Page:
• In the social learning theory that Bandura proposed, the constructivist method is employed most. This means that the interaction and socialization process of the students in the medium is a tool for learning. Bandura’s Social Learning Theory has been examined on Second Life including the presence concept[6]
    • [5]Individual differences in virtual environments. An experimental research on emotions, behaviour and sense of presence in Second Life
    • Maria Grazia Strepparava1, Marco Omar Harb1, Selena Russo1, Federico Zorzi1, Alessandro Rizzi2
    • 1Multimedia Health Communication Laboratory (MHCL), Università degli Studi di Milano-Bicocca,
    • 2Dipartimento di Tecnologie dell’Informazione, Università degli Studi di Milano
    • [6] Social Learning Theory in Second Life
    • Michele Smith Curriculum Consultant The Finishing Trades Institute msandln@msn.com
    • Zane L. Berge Professor of Education University of Maryland, Baltimore County Baltimore, MD 21250 USA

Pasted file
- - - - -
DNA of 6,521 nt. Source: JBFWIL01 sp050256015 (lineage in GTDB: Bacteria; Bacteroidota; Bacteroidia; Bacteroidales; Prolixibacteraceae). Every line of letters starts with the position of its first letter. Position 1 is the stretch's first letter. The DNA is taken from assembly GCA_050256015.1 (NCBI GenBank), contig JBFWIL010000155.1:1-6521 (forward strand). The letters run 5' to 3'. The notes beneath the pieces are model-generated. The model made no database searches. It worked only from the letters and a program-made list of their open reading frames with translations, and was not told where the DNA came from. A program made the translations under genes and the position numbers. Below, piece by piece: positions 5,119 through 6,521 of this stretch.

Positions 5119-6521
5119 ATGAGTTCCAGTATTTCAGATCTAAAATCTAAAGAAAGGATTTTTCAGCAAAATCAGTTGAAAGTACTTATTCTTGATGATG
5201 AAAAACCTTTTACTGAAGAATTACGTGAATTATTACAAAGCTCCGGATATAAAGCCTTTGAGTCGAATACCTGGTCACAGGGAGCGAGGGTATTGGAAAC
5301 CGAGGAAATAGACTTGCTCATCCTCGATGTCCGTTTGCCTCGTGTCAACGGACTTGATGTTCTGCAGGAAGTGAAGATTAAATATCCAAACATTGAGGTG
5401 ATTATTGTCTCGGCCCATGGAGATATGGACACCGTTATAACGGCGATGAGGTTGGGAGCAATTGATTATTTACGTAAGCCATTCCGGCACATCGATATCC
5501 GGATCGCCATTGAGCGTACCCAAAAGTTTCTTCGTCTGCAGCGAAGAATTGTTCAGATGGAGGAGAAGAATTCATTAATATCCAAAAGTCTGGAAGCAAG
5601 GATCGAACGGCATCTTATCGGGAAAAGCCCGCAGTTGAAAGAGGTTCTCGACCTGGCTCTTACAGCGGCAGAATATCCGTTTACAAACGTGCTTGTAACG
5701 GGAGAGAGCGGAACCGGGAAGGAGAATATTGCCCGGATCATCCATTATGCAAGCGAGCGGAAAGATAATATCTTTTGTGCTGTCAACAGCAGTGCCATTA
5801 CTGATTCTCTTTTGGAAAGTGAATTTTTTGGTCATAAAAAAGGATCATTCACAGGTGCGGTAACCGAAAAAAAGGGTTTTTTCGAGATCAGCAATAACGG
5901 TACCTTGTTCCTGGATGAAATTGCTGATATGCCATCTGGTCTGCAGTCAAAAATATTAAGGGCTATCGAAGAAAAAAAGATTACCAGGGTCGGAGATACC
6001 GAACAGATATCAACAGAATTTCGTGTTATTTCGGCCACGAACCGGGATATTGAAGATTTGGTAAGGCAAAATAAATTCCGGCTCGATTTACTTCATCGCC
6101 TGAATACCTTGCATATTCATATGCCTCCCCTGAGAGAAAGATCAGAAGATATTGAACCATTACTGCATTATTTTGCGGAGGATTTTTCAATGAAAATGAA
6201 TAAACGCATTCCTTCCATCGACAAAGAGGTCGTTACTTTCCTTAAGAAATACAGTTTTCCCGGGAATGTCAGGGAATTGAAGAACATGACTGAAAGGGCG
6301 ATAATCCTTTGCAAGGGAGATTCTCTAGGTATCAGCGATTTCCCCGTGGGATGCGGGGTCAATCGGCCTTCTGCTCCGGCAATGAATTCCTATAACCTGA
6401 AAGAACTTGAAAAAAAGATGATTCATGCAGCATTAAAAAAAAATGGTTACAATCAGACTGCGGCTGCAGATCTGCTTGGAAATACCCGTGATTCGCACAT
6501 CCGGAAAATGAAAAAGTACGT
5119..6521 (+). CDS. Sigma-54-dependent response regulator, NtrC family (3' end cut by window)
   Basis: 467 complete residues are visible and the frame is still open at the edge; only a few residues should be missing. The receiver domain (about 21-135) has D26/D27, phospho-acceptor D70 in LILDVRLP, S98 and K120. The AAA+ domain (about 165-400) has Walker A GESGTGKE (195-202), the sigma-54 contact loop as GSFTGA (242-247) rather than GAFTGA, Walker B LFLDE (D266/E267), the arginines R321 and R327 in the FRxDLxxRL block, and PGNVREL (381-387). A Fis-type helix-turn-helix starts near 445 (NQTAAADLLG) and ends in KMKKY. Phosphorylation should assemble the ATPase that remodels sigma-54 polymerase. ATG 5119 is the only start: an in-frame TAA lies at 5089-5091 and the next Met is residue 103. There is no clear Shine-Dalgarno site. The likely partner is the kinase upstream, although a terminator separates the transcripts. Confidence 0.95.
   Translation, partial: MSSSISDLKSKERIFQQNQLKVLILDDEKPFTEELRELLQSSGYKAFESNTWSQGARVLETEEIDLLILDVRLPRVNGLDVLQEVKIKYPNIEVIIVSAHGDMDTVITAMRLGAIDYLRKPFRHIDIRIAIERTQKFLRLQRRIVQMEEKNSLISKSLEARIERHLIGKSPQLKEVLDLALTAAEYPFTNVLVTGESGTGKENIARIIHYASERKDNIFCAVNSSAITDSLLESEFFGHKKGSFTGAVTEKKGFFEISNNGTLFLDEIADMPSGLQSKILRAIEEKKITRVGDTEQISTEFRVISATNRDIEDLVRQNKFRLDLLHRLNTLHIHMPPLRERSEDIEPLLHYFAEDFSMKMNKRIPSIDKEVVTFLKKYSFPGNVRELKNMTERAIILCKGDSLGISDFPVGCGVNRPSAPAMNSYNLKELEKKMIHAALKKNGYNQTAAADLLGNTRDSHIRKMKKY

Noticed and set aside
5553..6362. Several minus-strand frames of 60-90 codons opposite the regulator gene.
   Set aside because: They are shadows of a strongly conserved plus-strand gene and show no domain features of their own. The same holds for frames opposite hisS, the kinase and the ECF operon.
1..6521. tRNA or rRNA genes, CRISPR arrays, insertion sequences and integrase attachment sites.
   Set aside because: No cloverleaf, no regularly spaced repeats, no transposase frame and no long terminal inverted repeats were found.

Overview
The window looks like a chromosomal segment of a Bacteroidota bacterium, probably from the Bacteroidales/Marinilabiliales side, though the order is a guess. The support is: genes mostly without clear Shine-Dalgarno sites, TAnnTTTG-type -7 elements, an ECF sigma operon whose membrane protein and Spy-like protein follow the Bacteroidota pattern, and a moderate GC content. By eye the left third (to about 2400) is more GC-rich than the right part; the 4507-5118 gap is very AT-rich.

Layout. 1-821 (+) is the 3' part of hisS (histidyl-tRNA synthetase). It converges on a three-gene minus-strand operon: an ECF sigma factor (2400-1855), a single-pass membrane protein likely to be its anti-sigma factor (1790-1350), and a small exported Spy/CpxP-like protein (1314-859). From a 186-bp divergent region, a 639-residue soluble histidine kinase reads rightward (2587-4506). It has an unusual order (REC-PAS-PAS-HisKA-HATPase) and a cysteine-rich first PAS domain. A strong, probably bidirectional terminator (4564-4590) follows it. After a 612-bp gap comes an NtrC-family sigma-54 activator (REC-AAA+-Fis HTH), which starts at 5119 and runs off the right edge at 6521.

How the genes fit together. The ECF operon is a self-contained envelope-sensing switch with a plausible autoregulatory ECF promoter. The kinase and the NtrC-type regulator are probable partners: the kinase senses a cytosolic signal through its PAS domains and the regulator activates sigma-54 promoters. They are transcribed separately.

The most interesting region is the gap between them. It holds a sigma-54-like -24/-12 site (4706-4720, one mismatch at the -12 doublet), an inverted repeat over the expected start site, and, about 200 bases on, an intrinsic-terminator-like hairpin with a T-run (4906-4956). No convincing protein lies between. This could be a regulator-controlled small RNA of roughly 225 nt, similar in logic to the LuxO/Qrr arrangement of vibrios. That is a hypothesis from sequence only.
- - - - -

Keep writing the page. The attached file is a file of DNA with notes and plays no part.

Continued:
• 15. Research Method
    • 30 Volunteers - No compensation paid- whose ages vary between 18 to 33 from the Middle East Technical University (METU) Computer Engineering (CENG) Departmen t and from a company have been chosen.
    • On a determined prepared laptop with a configuration of 4GB RAM and Intel Core Duo 2.53 GHz CPU, both Kaneva and Second Life viewer clients have been installed. Habbo website has been opened as it does not need any viewer client. The three CVEs are open on the same laptop.
  • 16. Performed Tasks
    • It is asked to perform two different tasks from the each volunteer subject .
    • First task is to wonder around a specific place for 5 minutes (300 seconds). These places are the museums in each CVE. The destination place is an Aircraft Museum in Second Life, a Prehistoric Museum in Kaneva and a History Museum in Habbo .
    • The second task is to communicate with the nearest avatar to him/her. The Instant Messaging (IM) capabilities of these CVEs have been used to fulfill this task. After completion of these 2 tasks, subjects are asked to fill the consolidated presence and immersion questionnaire
  • 17. Research Method
    • Consolidated Questionnaire including 32 questions compiled from 2 following questionnaires.:
    • Presence Questionnaire (PQ)
    • Presence was measured using a questionnaire devised by the authors, which was shown to lead to measurements which were both reliable and valid Witmer, Jerome, & Singer’s (2005) 29-item Presence Questionnaire (PQ Version 3)